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Sri Lanka president defiant on rights inquiry

Rajapaksa says his government needs time to investigate allegations of human rights abuses dating back to civil war.

Last updated: 17 Nov 2013 02:00
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David Cameron visited Sri Lanka's war-torn north on a fact-finding mission on Friday [Reuters]

Sri Lanka's President Mahinda Rajapaksa says his government needs time to investigate allegations of human rights abuses, dating back to the civil war that ended four years ago.

British Prime Minister David Cameron's demand for an independent inquiry into allegations of war crimes at the end of the 26-year-old civil war drew an angry response from the island nation's president on Saturday.

"People who are in glass houses must not throw stones," Rajapaksa said, after Cameron said Sri Lanka should conduct its own investigation by March next year or face an international inquiry.

Earlier, a senior Sri Lanka's minister said the government would not allow an international probe, despite mounting pressure from abroad.

"Why should we have an international inquiry? We will object to it ... Definitely, we are not going to allow it," Basil Rajapakse, the economic development minister and brother of the president, told AFP news agency.

Press freedom under threat in Sri Lanka

Asked about the March deadline for the Sri Lankans to complete their own inquiry, the minister rejected any talk of a timetable being imposed from outside.

"They can't give dates. It is not fair. Even Cameron has said we need time. Even in Northern Ireland it took a lot of time," he said.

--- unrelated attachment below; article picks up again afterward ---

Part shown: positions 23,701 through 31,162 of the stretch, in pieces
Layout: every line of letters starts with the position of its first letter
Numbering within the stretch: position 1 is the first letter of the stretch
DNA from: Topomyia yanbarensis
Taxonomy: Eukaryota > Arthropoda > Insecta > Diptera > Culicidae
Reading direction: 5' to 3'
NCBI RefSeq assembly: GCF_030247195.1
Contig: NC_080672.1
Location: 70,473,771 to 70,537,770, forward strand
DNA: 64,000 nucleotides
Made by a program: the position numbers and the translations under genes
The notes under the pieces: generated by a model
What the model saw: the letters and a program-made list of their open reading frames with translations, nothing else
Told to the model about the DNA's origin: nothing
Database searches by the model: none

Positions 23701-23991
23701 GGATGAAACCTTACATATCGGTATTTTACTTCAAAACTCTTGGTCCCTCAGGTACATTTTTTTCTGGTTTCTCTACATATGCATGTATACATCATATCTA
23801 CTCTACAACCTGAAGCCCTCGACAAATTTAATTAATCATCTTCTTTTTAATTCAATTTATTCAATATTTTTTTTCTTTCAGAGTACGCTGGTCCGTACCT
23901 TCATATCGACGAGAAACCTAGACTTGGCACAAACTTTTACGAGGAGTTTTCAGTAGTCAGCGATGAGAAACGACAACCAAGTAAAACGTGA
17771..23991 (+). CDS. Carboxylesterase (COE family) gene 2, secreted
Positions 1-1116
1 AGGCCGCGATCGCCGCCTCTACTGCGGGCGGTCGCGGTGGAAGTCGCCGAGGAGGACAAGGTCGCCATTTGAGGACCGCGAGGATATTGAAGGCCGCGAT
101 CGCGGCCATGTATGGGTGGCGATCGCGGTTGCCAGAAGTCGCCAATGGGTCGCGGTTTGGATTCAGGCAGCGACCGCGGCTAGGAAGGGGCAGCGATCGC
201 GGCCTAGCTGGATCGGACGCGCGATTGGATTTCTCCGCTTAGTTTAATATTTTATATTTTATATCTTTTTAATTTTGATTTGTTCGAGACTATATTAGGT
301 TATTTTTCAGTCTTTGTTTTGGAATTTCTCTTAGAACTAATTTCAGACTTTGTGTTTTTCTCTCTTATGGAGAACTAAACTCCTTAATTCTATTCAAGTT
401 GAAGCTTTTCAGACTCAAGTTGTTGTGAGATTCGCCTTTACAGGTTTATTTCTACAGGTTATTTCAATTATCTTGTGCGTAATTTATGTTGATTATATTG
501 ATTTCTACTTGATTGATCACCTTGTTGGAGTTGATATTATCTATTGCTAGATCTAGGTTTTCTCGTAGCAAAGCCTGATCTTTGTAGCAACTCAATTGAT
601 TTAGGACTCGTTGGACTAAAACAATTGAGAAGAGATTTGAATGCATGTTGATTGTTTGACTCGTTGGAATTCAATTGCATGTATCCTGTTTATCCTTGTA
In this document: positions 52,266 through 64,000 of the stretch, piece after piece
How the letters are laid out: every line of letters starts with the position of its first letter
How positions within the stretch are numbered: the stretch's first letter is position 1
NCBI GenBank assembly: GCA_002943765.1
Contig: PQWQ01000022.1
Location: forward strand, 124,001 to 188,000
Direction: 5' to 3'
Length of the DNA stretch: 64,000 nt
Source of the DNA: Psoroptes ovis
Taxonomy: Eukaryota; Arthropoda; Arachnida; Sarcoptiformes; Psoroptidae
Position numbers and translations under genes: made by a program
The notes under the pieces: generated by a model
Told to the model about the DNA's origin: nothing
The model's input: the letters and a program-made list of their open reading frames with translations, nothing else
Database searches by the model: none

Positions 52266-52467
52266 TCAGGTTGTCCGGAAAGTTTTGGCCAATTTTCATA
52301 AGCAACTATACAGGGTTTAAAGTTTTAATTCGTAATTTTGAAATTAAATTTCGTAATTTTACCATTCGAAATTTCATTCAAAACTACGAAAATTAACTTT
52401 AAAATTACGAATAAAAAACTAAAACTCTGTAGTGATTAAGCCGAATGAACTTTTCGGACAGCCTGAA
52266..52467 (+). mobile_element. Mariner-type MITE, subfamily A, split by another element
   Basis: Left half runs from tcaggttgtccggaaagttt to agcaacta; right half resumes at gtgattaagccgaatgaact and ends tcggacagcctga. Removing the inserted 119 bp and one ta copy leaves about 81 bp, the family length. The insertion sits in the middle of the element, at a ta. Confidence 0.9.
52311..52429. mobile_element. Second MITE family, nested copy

Cameron visited the former war zone of Jaffna in the north of the country and urged Rajapaksa to do more to seek reconciliation and devolve power to the Tamils.

Denials of civilian onslaught

The Sri Lankan president made a veiled reference to the Bloody Sunday shootings, when British soldiers killed 14 unarmed protesters in 1972.

"We have done what we can but there are other countries after 40 years they still couldn't publish a report," he said. Britain published the results of an inquiry into the killings in 2010.

The Rajapakse regime has consistently denied any civilians were killed in the last stages of the war when government troops routed Tamil Tiger rebels in their last stronghold.

However, the UN and rights groups have said as many as 40,000 civilians might have been killed in the onslaught.

Cameron said he was moved by the "harrowing" testimony of survivors, who he met during his trip to the war-torn northern Jaffna region on Friday to meet local Tamils, only hours after a Commonwealth summit began in Colombo.

"We understand some of the things he said were aimed at his home constituency. He was addressing the journalists who travelled with him," said Rajapakse, thanking Cameron for attending the summit.

The prime ministers of Canada, India and Mauritius all stayed away from Colombo over Sri Lanka's human rights record.

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Source:
Al Jazeera and agencies
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